Looking through the eyes of machines as humans is a publication that has been developed and produced by myself as part of an academic role at UWE. The publication was initiated as part of an international student exchange exhibition between The University of the West of England, Bristol and The Maryland Institute College of Art, Baltimore, USA. The article Mapping a Mental Change: Beginnings and departure points is a subtext to the publication title and exhibition theme. The article was written in response to one of the questions that I asked each of the participating students. The slightly re-framed question heads the proceeding text below and the full publication can be found on issuu.
It has been suggested that digital technologies have brought technical innovations to the field of graphic arts practice, but have also and most importantly, have provoked a ‘mental change’ in the creative process. As a
student lecturer within a graphic arts field do you believe this statement to be true and if so could you offer any insights on what this ‘mental change’ could be?
It has been suggested by a range of established commentators that digital technology may have potentially created a ‘mental change’ within the creative process of making images and objects. Although this statement is somewhat broad and our ability to understand change often requires a certain amount of time to have passed (before the significance of an event may be better understood) the compulsion to begin considering these ruminations became central to the ‘Looking Through The Eyes Of Machines As Students’ project.
My interest in this area stem from a practice-based perspective within the field of graphic arts, leaning towards the process-led discipline of printmaking. The root of this inquiry has predominantly developed through my teaching experience in the graphic arts, and what it means to think through an established discipline in a technological age of multifaceted practice and outcomes.
To shed some light on this idea of a ‘mental change’ or a shift in consciousness we may consider the historical impact of printmaking on communication. The process enabled access to – and storage of – information on an unprecedented scale, one that would go on to revolutionise how we understood, saw and described the world. Digital technology has further extended the proliferation possibilities of the printed artefact and offered attributes such as computational speed, interactivity and networked content.
Within a visual arts context the early incarnations of a digital presence can often be identified through the technology’s associated aesthetic. These visual cues refer to the construction of images and artefacts through the use of pixels or in a 3D environment, the voxel. Today the former tends to invoke a retro feel with a nostalgic outlook whereas the revealing of the digital building blocks in glitch art (where an image is purposely degraded or corrupted) promotes an aestheticisation of malfunction in a slick and seamless image world. For the majority of people who were born in the pre-digital period these image associations were originally encountered on screen as far back as the 1980s. The period is often referred to as the ‘digital revolution’, when the technology became mainstream and entered our visual consciousness with the first personal computers. The proceeding years would see advancements in graphic user interfaces, design software packages followed by output devices such as the desktop printer. The connecting of hardware and software tools alongside affordability provided a framework for artists and designers to begin extending mechanical production methods and establish a screen-based environment for art and design disciplines.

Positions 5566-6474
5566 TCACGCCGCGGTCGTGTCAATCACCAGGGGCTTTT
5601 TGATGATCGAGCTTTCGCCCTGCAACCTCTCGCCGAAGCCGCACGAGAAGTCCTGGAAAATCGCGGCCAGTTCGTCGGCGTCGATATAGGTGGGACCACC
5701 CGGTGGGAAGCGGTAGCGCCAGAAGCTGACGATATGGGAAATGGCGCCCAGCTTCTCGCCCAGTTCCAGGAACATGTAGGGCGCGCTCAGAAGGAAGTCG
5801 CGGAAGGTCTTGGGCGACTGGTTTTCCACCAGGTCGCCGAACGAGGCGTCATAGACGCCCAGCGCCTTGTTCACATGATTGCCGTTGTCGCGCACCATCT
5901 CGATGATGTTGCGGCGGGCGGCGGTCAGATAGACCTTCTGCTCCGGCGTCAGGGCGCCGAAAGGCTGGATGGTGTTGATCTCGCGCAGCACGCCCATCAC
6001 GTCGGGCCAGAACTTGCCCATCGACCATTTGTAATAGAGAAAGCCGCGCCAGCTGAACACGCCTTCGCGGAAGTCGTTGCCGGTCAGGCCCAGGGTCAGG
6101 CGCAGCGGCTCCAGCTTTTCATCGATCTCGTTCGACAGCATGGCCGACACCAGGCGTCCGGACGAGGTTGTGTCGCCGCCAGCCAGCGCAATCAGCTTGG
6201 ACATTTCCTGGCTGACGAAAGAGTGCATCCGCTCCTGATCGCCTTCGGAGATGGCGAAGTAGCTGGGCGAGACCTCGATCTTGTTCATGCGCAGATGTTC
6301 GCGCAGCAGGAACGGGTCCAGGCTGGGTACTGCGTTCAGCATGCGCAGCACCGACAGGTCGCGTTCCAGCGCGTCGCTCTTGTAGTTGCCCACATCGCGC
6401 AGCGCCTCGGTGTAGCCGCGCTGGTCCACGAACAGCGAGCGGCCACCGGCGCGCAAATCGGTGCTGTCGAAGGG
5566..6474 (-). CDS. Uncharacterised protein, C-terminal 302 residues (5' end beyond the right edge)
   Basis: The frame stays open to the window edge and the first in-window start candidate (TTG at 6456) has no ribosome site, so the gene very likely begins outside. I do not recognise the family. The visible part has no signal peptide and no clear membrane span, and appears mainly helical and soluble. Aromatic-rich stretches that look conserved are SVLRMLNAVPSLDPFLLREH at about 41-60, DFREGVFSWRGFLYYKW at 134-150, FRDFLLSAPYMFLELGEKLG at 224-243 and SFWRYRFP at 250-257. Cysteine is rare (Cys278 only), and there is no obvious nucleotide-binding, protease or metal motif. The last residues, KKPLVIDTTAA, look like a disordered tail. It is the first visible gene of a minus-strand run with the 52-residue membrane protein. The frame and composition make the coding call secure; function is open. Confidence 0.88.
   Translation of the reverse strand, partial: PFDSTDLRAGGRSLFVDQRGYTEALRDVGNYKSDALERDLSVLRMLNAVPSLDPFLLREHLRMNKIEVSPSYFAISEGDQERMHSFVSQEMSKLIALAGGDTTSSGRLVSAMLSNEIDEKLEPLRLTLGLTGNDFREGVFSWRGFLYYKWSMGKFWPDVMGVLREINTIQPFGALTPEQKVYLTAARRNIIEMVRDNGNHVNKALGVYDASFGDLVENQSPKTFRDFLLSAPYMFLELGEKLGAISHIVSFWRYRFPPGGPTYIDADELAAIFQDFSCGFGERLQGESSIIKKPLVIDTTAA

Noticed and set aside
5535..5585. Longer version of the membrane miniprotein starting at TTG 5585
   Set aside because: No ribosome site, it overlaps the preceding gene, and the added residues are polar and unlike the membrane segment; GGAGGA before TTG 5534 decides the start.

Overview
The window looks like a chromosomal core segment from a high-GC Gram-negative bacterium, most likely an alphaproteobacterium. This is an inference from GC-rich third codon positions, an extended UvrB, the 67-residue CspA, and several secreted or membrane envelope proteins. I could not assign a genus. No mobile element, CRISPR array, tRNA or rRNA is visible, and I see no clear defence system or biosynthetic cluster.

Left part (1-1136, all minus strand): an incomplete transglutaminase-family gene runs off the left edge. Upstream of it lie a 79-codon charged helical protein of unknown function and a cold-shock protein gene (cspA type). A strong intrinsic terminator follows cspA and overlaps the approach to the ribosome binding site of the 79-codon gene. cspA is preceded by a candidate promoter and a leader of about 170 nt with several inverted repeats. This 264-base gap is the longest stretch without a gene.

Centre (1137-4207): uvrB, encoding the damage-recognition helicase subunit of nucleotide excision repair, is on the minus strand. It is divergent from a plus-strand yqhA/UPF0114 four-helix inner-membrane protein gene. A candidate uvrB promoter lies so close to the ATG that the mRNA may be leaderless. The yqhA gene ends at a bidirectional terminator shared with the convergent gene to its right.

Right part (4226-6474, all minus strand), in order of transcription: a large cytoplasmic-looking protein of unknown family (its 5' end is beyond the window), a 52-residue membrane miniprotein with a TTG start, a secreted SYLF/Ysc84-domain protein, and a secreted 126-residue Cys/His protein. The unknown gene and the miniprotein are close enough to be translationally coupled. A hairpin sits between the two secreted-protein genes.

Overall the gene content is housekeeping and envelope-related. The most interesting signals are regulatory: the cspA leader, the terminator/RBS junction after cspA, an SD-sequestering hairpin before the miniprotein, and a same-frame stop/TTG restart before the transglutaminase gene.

These technological possibilities describe some of the inherent qualities that digital tools offer, yet it is not how we technically master these tools that concerns me. Instead it is the consequences of how these tools permeate into our thinking as makers and provide some clues about this ‘mental change’… perhaps!
In more recent years the relationship with digital technology has seen a return to the physical and tactile. This development is epitomised in schemes such as ‘The Internet of Things’ that seeks to create applications for real world objects by augmenting and connecting them with the Internet. Projects that fall within this area tend to foster design-led questions that create new products for an ever-increasing digital market place. The approach is predominantly utopian in its outlook and nurtures a kind of homecoming that could be considered as a humanising of digital technology. Work of this nature also falls within a post-digital period where we have overcome the shock of digital technology as a disruptive force and are now indifferent to whether or not something is digital or physical. Conversely being ‘post’ something also foregrounds a period of self-reflexivity and questioning about ‘progress’ under the previous regime. This is not necessarily an anti-digital movement but rather a place where ideas arise from a digitally-informed scene.
Post-digital work can be found in a return to the physical through augmentation but there are also post-digital persuasions that do not necessarily subscribe to the technologically enabled mind-set. The opposing route is perhaps best summarised in the shift of questioning from ‘what can I do/’, to ‘why am I doing this?’. One example of a slightly more critical view of technology that consists of digitally informed practitioners is the Internet Yami-Ichi group. Internet Yami-Ichi (that translates from Japanese as ‘black market’) is a small art/flea market showcasing online and digital themes that have been translated into physical works with a dystopian edge. The event essentially flips the ‘Internet of Things’ and its utopian outlook on its head. Internet Yami-Ichi provokes critical reflection on our ever-increasing digital dependencies by employing humour, uselessness and absurdity to draw attention to the darker side of the Internet. The Japanese word Yami literally translates as ‘dark side’ and can also mean “sick for” or “addicted to”. Productions from the market’s vendors include; bottled Mac Book Air ‘air’, Internet explorer tattoos, handwritten spam letters and binary porn, to name but a few. The outlook is one that seeks to make work that asks questions rather than designing products that provide answers.
Mediating the Mediated: